Q&A: Tower Studios' Jon Hare talks iPhone Speedball 2
Jon "Jops" Hare and Speedball 2 are both names synonymous with gaming back in the 1990s. The latter came out on the Atari ST in 1990 itself, while Jon was responsible for some of the biggest games of the era, not least Sensible Soccer and Cannon Fodder.
Now he's plying his trade as the head of Tower Studios, creating titles for mobile phone platforms using new and established properties. And, it is through this venture that two true heavyweights of games history have combined to bring about a fresh retake on the classic future sports genre.
Released by Vivid Games and developed by Hare and Tower Studios, Speedball 2: Evolution has been given more than a coat of paint for the iOS device version (compatible with iPhone, iPod touch and iPad). It retains all of the elements that made the Bitmap Brothers' original loved by so many, including league structures and the cartoon violence, but also embraces the new technologies of today; namely, touchscreen and motion controls.
Additionally, Bluetooth and Wi-Fi connectivity has been utilised for multiplayer link-up. The game may be based on a 1990's design, but the technology it now plays on sure isn't. It's something that Jon Hare's keen to stress, times have moved on.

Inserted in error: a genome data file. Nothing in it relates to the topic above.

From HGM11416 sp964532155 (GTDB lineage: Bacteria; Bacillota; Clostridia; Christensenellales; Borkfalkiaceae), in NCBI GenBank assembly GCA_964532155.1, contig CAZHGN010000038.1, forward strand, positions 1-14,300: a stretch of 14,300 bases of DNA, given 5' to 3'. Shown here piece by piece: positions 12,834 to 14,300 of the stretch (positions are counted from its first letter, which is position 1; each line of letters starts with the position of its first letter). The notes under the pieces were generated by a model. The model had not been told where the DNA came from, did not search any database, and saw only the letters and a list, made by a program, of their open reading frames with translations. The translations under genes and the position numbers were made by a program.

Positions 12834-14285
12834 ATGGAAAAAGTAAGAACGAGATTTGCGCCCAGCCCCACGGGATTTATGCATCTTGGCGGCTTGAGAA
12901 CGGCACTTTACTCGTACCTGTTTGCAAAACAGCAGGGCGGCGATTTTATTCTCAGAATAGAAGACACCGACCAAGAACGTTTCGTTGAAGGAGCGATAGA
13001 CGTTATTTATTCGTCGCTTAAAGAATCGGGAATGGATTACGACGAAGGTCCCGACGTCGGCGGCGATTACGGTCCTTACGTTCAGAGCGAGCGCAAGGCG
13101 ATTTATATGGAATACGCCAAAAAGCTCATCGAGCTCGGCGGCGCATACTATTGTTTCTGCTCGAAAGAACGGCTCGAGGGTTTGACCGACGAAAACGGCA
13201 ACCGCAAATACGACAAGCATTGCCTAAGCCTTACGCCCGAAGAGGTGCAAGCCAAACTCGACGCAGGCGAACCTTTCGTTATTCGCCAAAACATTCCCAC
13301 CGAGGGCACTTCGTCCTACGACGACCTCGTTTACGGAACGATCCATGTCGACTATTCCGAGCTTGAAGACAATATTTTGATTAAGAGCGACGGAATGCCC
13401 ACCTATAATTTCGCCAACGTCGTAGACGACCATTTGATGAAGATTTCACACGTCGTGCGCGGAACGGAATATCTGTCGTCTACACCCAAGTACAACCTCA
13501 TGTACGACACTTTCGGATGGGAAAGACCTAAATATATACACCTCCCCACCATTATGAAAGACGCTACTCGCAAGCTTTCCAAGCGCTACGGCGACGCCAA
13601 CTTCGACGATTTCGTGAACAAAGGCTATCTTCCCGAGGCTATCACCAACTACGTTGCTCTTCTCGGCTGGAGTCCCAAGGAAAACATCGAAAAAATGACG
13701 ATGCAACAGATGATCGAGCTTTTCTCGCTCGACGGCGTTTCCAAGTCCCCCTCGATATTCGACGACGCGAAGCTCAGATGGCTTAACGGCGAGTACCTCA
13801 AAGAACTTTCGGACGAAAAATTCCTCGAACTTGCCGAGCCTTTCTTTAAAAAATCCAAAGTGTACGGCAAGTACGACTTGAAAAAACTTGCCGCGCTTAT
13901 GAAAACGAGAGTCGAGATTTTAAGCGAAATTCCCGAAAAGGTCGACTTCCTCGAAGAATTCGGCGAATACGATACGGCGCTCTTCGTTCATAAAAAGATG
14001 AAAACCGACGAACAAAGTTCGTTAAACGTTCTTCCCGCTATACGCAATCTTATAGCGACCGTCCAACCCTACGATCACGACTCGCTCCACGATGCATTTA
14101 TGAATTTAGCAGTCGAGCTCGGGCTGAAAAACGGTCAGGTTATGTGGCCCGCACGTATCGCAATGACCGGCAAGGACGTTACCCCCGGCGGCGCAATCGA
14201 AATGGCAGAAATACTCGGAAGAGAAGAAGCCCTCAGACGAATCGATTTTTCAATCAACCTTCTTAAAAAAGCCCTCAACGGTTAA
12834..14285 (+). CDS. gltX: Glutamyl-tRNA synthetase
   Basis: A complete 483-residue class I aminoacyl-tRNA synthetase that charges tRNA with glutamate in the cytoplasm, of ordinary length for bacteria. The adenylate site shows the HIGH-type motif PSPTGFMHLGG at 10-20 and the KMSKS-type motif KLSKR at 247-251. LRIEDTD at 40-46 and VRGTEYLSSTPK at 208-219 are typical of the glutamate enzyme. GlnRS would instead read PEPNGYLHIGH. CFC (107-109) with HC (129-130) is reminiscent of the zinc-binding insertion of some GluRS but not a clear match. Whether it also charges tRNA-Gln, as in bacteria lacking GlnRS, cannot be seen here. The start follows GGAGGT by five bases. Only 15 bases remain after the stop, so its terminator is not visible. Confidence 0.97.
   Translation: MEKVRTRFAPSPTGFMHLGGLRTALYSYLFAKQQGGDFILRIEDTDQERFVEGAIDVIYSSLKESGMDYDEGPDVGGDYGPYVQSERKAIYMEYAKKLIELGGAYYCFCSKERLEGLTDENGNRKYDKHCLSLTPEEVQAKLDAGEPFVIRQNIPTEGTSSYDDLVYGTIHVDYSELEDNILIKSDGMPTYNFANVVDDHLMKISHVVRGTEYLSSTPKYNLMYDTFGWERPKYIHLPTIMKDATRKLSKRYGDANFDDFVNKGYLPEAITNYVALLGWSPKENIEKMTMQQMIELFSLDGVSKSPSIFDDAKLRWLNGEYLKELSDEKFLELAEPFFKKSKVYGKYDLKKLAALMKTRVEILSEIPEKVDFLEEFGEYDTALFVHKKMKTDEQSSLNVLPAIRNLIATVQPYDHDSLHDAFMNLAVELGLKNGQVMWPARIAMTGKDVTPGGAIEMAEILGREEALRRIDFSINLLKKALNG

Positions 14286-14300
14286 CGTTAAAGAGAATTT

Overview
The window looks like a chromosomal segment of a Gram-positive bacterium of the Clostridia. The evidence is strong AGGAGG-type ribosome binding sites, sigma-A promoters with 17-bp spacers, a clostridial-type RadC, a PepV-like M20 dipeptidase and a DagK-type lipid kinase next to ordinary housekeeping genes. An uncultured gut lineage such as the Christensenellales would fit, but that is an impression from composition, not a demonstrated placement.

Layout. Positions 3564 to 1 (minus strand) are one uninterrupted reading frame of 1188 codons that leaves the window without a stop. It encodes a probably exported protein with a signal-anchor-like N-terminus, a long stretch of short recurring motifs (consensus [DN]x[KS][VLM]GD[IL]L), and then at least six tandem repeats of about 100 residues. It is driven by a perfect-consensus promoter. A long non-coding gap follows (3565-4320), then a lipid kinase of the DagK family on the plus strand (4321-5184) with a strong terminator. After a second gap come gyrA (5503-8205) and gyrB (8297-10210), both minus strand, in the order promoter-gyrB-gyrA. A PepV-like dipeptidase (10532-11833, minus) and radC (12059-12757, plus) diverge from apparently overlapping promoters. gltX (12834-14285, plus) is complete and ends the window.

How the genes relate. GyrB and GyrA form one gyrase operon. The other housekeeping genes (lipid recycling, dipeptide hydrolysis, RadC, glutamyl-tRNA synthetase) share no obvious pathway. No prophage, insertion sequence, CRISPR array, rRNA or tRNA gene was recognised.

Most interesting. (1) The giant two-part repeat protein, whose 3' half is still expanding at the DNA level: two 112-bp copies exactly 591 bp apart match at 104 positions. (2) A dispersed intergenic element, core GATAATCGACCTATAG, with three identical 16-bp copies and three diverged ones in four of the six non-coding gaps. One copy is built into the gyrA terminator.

Therefore, Pocket-lint caught up with the man himself, to talk Speedball 2: Evolution. And ended up nattering about the old days anyway. It would've been rude not to...
PL: Why Speedball 2?
JH: "There are several reasons why. Firstly, Speedball 2 is a classic game that is perfect for many modern day downloadable platforms, including iOS, and there is nothing else like it on the market at the moment.
"To those of us who know the game, I hope it will be received as the best version of Speedball since the original; that is certainly what I believe in any case. To those too young to remember the original, and to most people in the US, Speedball will be something brand new, despite the fact it has sold over 2 million copies to date in it’s various forms. And I genuinely believe this game can be as big a hit as something new to these two fresh markets for us.
"I have been working closely with Mike Montgomery and the Bitmap Brothers since 2004 and have helped Mike get conversions of Bitmap games done before. He has very kindly given me the choice of choosing the order we wish to remake the old Bitmap games and I chose this one first, because it is my personal favourite.
"For Speedball 2: Evolution, I have been working very closely with Vivid Games for over a year. It is much, much more than a port. We looked at the original source code and then proceeded to build the game from the ground up. This has enabled us to properly take advantage of the touchscreen and tilt technology, and the Bluetooth and Wifi connectability that wasn’t around when the game was originally made. We have redesigned the menu system and the game controls so that it appears as if the game was actually designed for smartphones and other touch screen devices."
Speaking of the Bitmap Brothers, Speedball 2 was a massive hit for them on the Amiga and Atari ST, and they, along with yourself and Sensible, were being touted as stars of the games world at the time. We’re they closely involved in this project?
"Yes, Mike is one of my very closest friends and I have ensured he has seen builds of the game regularly enough that we have been able to accommodate all of his requests. Also, I have been very lucky that Mike has put a lot of faith and trust in me to manage this fairly autonomously.